Only Republicans claim voting machines are a flawed, vulnerable Election Day tool, right?
Well, not exactly. But that has been the case since President Joe Biden eked out a win over incumbent President Donald Trump in November.
Now the idea of hacked voting machines seems preposterous to Democrats — and, of course, to their allies in the establishment media — but the story wasn’t the same in 2018.
In fact, you might recognize one of the biggest voting machine skeptics as none other than Vice President Kamala Harris.
But, let’s delve into the more recent past first, shall we?
In February, The Washington Post ridiculed people spreading “unfounded conspiracy theories” surrounding voting machines, accusing Trump of spreading “falsehoods.”
The Post even compiled a separate list of “myths” circulating about voting machines after the 2020 election, with “voting machines were hacked” unsurprisingly reigning at the top.
USA Today also ramped up support for the notion that voting machines can’t be hacked, explicitly saying so in a January “fact check.”
“Assertions that machines can be hacked, votes were dumped and test ballots can be counted are false,” the paper wrote.
“The federal government and election experts discovered no election fraud on the part of Dominion Voting Systems or its voting machines.”
Still, the general consensus among the establishment media remains: It’s only a conspiracy theory when it’s coming from Republicans, right?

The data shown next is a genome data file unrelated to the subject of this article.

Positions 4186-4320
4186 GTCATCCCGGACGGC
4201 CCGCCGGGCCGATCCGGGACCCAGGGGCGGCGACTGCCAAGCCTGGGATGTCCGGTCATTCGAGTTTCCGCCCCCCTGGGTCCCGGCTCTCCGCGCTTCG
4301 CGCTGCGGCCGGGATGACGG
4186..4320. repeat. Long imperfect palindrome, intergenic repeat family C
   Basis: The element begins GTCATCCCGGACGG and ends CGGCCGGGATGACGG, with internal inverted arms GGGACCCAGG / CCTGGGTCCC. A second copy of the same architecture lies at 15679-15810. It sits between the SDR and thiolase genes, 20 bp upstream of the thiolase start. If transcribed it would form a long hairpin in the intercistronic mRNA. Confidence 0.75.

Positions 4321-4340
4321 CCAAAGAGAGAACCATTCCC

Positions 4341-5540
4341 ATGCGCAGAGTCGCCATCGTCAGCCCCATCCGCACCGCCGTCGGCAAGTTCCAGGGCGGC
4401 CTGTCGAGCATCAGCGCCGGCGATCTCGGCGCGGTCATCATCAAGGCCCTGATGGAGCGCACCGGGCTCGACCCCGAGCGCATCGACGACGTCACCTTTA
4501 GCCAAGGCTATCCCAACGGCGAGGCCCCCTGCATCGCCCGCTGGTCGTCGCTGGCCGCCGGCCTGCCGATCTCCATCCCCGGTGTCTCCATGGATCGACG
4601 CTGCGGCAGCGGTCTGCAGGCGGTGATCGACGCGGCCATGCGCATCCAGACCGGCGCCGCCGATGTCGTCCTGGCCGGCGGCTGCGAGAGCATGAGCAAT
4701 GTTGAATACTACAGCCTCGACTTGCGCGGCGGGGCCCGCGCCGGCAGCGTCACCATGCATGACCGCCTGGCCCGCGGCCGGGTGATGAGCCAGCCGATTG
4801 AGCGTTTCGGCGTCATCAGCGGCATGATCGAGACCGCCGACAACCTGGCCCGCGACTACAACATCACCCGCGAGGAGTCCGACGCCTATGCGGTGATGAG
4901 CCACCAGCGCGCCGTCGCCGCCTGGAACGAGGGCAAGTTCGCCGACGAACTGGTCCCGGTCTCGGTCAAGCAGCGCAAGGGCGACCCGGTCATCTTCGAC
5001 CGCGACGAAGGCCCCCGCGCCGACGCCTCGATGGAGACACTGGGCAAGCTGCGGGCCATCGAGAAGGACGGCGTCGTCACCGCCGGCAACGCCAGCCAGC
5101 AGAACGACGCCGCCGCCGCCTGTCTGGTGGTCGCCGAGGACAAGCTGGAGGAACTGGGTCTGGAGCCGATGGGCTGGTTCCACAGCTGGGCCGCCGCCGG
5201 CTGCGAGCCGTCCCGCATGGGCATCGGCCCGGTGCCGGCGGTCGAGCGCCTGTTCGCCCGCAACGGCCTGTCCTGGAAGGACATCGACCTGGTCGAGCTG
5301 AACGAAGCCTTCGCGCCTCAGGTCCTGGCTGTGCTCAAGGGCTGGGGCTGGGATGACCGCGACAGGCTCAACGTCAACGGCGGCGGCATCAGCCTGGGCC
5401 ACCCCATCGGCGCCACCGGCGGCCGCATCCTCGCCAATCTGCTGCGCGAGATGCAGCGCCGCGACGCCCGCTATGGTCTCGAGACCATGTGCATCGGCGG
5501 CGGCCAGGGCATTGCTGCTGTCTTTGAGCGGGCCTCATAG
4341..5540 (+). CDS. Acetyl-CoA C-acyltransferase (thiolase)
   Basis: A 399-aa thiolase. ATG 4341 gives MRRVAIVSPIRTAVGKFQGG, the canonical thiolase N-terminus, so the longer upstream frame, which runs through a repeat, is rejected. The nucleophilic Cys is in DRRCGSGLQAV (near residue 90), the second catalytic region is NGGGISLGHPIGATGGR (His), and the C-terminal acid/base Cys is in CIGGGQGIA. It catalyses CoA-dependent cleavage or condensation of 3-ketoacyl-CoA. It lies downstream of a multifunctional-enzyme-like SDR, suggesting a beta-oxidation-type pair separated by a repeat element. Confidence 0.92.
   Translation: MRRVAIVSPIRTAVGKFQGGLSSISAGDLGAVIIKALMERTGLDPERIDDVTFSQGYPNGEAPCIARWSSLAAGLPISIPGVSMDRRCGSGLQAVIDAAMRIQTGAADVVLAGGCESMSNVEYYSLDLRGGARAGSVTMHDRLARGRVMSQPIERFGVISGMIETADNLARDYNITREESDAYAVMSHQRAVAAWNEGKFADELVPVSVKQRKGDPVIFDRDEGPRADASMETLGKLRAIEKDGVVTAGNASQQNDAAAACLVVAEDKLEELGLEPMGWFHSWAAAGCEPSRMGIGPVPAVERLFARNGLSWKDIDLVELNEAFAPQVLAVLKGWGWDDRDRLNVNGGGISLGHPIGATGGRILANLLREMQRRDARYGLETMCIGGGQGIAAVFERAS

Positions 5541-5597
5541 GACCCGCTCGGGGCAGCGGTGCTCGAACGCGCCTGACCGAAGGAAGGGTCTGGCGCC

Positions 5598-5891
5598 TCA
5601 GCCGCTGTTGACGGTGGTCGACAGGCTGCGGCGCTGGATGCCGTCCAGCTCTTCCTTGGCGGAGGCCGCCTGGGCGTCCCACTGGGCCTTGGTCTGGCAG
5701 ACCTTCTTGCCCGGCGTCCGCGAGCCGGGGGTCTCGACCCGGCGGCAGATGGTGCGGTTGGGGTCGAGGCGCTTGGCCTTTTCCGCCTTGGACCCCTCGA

As Reason said, we conservatives haven’t monopolized the issue of “corrupt voting machines.” Anyone who has followed politics since 2016 should know that much.
Most of us remember the baseless Russian hacking claims that shaped the Democratic Party platform following the 2016 election that (for the most part) vanished after a 2019 Senate Intelligence Committee report found “no indications that votes were changed, vote-tallying systems were manipulated, or that any voter registration data was altered or deleted.”
But here we are again, reflecting on the “impossible” voting machine vulnerability that Democrats once touted as a possibility — a reality, even.
Take a look at this damning video tweet from activist Jack Posobiec that compiles opinions from various Democratic officials who once preached the possibility of hacked voting machines.
Here are Democrats in 2018 saying everything Mike Lindell says about voting machines pic.twitter.com/IFZ2sEhmZ9
— Jack Posobiec ?? (@JackPosobiec) July 19, 2021
“I continue to think that our voting machines are too vulnerable,” Rep. Adam Schiff of California said.
“The biggest seller of voting machines is doing something that violates cybersecurity 101,” Oregon Sen. Ron Wyden argued later in the clip, “directing that you install remote access software which would make a thing like that — you know — a magnet for fraudsters and hackers.”
Minnesota Sen. Amy Klobuchar — who was also among the slew of Democrats eager to become the party’s 2020 nominee — also joined in on the “conspiracy.”
“You could easily hack into [voting machines]. It makes it seem like all these states are doing different things, but, in fact, three companies are controlling [elections].”
The real kicker is then-Sen. Kamala Harris’ repeated appearances throughout the video.
It’s incredibly ironic considering the contention surrounding her assumed role as “second in command.”
“There are a lot of states that are dealing with antiquated machines, right? Which are vulnerable to being hacked,” Harris said in one segment.
“I actually held a demonstration for my colleagues here at the Capitol where we brought in folks who — before our eyes — hacked election machines, those that are being used in many states,” she added in a separate piece.
It’s a vastly different angle from the one we’re accustomed to now, isn’t it?
I’ll admit that perhaps we should have listened to the possibility of hacked machines after the 2016 election.
After all, Republicans had nothing to hide back then — just as the left should have nothing to hide now.
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